• Does the employment support agency focus more on service oriented, high turnover type positions, or is there a spread of positions across a variety of employment situations with indications of career potential?
  • What is the job retention of consumers who have been served through this particular provider?
  • What is the disability profile of individuals who receive services?

Information should be available from the funding agencies and/or the community programs to answers each of these questions. The consumer of customized employment services should be encouraged to ask these questions before committing to a program.

Finally, funding collaborators recognize the demands and limits facing each funding partner and work together to limit barriers that interfere with access to needed services and supports. A funding arrangement that sets very specific limits on the amount and/or type of services is a barrier, such as an ongoing support funding limited to, for example, 4 hours of service per month. If ongoing support funding is limited, job stability or retention may be threatened for the individual whose job assignment or supervisor changes, since a short period of more intense support might be needed. Consumer-directed funding collaborations remove this type of barrier.

The Dollars and Sense Individual Career Account (ICA) demonstration project in New Hampshire
The ICA project looked at the impact on employment outcomes of greater beneficiary choice and control over vocational service planning, budgeting, and service/item procurement. All of the participants in the ICA project were receiving Supplemental Security Income (SSI) and/or Social Security Disability Income (SSDI) at enrollment. About two-thirds of the participants were consumers of mental health services; the remainder were experiencing intellectual and/or physical disabilities.

The ICA project tested whether individual choice and control over the planning, development, and procurement of career-related services would result in improved employment outcomes. The primary ICA service model included: 1) benefits counseling, 2) person-centered planning, and 3) individualized budgeting. A budget spreadsheet was created with each participant to help organize individual employment plans and to serve as the basis for creating individualized budgets to fund plan objectives. These "Resource Plans" / budget spreadsheets listed:

  1. Participant goals in their own words
  2. Objectives identified by the individual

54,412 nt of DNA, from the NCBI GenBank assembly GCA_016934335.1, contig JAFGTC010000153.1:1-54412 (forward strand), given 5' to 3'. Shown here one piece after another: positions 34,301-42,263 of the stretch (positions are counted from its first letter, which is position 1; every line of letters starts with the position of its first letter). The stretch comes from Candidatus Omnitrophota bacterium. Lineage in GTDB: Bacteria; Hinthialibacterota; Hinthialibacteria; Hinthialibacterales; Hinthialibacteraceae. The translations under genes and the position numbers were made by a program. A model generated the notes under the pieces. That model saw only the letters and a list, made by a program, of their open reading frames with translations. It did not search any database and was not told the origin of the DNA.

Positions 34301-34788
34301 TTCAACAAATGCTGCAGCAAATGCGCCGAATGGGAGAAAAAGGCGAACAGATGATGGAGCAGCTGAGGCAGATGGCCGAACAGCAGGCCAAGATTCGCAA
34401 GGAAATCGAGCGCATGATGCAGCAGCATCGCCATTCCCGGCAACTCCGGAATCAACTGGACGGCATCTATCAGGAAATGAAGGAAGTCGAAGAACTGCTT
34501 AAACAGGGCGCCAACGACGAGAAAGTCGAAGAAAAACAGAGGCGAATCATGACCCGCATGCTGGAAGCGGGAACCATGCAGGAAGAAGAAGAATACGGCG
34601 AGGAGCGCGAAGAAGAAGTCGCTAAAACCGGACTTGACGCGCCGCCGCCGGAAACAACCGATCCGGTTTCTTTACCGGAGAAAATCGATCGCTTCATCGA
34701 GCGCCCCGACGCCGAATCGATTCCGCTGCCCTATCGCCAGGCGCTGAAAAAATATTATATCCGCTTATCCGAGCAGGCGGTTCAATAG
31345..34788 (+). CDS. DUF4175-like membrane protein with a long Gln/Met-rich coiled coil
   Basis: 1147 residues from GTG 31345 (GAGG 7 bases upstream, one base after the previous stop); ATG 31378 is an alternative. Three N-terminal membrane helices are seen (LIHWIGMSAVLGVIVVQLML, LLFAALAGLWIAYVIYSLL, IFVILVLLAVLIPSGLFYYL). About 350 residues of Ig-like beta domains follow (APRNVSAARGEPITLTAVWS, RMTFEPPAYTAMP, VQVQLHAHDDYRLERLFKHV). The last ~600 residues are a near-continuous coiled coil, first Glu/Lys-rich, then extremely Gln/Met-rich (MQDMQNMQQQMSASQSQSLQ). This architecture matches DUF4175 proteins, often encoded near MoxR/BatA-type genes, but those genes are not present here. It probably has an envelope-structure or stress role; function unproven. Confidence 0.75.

3. Items, goods, services and supports needed to achieve the objectives
  4. Costs, if any, for each item.
  5. Anticipated sources of funding for each item or service
  6. Anticipated or likely provider of each item or service


The Individual Career Accounts and KEYS to Employment projects provide very helpful examples of strategies focused on funding consumer-directed services. In each, community rehabilitation programs were actively involved in strategies that emphasized matching funding to services and employment outcomes driven by informed choice. Both projects placed a high value on Benefits Counseling to assure that consumers made decisions on targeted employment outcomes fully informed about work incentives and the impact of employment on benefits. Funding was matched to needed supports through a combination of personalized budgeting, collaborative participation of funding representatives, and use of vouchers. Consumers were offered choices on how funds would be used and which programs would provide services. A high value was placed on consumer participation and consumer satisfaction with the service process and the employment outcomes achieved. The projects demonstrate a variety of ways funding agencies and community rehabilitation program can work cooperatively to support the achievement of consumer-directed employment outcomes.

Additional Resources:

Metzel, D. (2003). "Show Me the Money": Flexible Funding for Job Success. Boston, MA, University of Massachusetts Boston: Institute for Community Inclusion. Available at:

O'Brien, D., Ford, L., & Malloy, J. (2005). Person centered funding: Using vouchers and personal budgets to support recovery and employment for people with psychiatric disabilities. Journal of Vocational Rehabilitation, 23(2).

O'Brien, D., Revell, G., & West, M. (2003). The impact of the current employment policy environment on self-determination of individuals with disabilities. Journal of Vocational Rehabilitation, 19(2), 105-118.

The contributor for this issue is Grant Revell and the editor is Dr. Katherine Inge. For additional information on customized employment, you may contact ODEP at (202) 693-7880.

This resource was funded by a cooperative agreement from the U.S. Department of Labor, Office of Disability Employment Policy (Number E 9-4-2-01217). The opinions expressed herein do not necessarily reflect the position or policy of the U.S. Department of Labor. Nor does mention of trade names, commercial products, or organizations imply the endorsement by the U.S. Department of Labor.